New American Contemporary

by WOHe

Simplicity and elegance are key elements to New American Contemporary design, which takes its cues from a wide range of international influences.

For that reason, the study of 21st-Century international Contemporary design would be incomplete without considering the elegant rooms created by English and Italian designers, who are reinterpreting the pared-down, sleek look long associated with the word “Contemporary.”

While many designers rush to over-complicate kitchen spaces in a misdirected effort to define the essence of beauty, students of interior architecture have long appreciated the classic appeal of sumptuously simple spaces.

In the 1970s and 1980s, German and Italian manufacturers introduced this styling to the American public, typically specified with crisp, hard-edged materials. For example, gloss acrylics and polyesters as well as vibrantly colored cabinet fronts were the norm. These spartan Contemporary interiors emphasized shape and form first, rejecting unnecessary detailing. A key element then, and now, is the importance of lighting (both natural and artificial) to define the architectural elements of the space and capture the visual intersection of the various planes created within the room.

Today, this styling continues to make an important contribution to kitchen design. While great designers work throughout the globe with both domestic and international manufacturers creating products suited to these rooms this article will focus on the Euro-Cucina Show held last spring in Milan, Italy, as well as the impact of London Minimalism on these powerfully unified, innovative compositions.

Designers have asked me, “Why is Italy such an important part of the international design community?” Our appreciation of Italian design was summed up in Interior Designers Magazine’s April 2002 issue, which said, “Italian design is sleek, innovative, meticulously crafted and beautifully realized. The practical is beautiful, and the beautiful superbly functional.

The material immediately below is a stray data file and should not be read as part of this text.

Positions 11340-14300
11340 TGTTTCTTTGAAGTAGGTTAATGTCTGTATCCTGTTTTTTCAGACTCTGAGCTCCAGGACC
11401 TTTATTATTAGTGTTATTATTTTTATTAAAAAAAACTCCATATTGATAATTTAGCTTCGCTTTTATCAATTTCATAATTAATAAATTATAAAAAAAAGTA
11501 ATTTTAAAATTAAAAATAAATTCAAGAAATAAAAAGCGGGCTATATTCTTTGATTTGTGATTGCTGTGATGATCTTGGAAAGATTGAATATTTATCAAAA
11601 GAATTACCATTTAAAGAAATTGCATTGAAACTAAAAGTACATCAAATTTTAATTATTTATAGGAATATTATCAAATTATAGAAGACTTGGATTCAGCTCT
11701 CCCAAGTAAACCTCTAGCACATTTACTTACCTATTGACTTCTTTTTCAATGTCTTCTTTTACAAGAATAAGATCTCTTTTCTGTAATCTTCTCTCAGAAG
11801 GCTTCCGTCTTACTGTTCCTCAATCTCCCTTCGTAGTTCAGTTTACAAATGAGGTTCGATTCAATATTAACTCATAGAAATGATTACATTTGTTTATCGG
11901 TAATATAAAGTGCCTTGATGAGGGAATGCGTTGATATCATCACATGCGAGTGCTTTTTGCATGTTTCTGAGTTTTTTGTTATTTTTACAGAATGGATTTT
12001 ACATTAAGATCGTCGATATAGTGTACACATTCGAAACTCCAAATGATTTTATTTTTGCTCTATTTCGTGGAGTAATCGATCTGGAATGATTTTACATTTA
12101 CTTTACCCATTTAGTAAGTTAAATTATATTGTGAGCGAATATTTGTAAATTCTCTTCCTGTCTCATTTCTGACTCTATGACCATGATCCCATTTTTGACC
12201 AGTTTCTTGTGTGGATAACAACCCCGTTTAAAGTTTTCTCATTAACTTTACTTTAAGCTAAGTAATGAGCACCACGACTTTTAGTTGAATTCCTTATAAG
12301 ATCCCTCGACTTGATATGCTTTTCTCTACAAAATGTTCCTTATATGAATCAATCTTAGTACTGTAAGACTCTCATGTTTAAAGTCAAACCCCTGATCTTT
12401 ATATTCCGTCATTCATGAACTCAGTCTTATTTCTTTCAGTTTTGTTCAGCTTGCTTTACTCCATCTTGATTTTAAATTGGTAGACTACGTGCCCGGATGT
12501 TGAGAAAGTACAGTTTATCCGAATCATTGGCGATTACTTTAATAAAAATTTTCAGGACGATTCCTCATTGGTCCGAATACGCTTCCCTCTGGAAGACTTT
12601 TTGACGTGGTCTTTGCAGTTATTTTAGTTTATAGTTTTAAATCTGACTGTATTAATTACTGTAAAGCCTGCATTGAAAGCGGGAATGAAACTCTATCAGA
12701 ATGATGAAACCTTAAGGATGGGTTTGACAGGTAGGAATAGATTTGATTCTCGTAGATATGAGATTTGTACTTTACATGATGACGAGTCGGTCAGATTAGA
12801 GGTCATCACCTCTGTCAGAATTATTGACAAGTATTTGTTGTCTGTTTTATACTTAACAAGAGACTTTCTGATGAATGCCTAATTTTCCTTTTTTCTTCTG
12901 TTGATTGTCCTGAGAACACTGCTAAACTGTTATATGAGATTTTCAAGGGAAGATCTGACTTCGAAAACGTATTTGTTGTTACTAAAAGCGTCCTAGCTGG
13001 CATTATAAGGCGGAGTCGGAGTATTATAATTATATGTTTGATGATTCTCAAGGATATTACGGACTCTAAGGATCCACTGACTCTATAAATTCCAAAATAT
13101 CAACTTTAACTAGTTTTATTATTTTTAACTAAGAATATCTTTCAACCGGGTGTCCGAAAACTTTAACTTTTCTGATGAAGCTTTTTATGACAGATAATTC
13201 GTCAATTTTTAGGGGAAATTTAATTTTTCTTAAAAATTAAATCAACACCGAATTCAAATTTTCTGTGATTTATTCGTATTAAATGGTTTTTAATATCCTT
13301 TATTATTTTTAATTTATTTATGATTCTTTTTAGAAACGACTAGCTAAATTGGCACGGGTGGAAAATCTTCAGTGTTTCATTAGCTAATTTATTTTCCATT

“From the first decades of the 20th Century, Italian design was prominent in furnishings and craftsmanship… Italy’s post-war reconstruction, with its economic and political renewal, was reflected in the home, as well as in the public sphere. In the ’40s, Milan was Italy’s showcase, presenting influential exhibitions that exemplified the ideal of practical, flexible and efficient interior design.

“By the ’50s, Italian design was recognized internationally for its innovation and quality. Playful plastics and the exuberance of experimentation with revolutionary forms and colors mark the designs of the ’60s. It epitomized what was modern and what was called Modernist. With abstract forms, new materials and flawless surfaces, it was an elegant style.

“In the next decade, reacting to economic and social change, designers responded to the times with what was known in Italy as anti-design in North America called Post-Modernism. There was a great emphasis on the quirky and the handsome, odd scale and juxtapositions of form, assertive color and width. Today, colorful and innovative works are international in inspiration, but essentially Italian in artistry.”

At last year’s Euro-Cucina Show a sense of global design continuity was evident as the Italian-styled designs echoed the long, low horizontal forms seen in Asian-inspired design. New products abounded throughout the exhibit, with a special product launch introduced by the Italian cabinet manufacturer, Snaidero.

In addition to these specific kitchen products, exciting ideas seen on the show floor in Milan included the following:

  • Adaptable Furniture. Extensively exhibited in the Furniture building were multi-functional soft goods with various levels of adaptability. This was transferred to kitchen cabinetry. For example, in one display, a kitchen counter appeared to be an island at first glance, but it was actually rolled into an extended position, providing an eating table.
  • Resource Management. As always, in Europe there’s a strong focus on sustainable design and environmental concerns. Within the cabinetry this was evident in the predominance of recut, reconstituted and farm-grown natural veneers. Discussions in the literature talked about materials being recycled or the manufacturing process including the use of ecological glues and water colors indeed, one manufacturer talked about “ecological finishing” (hardwoods with a thin level of only vegetable oil and/or wax).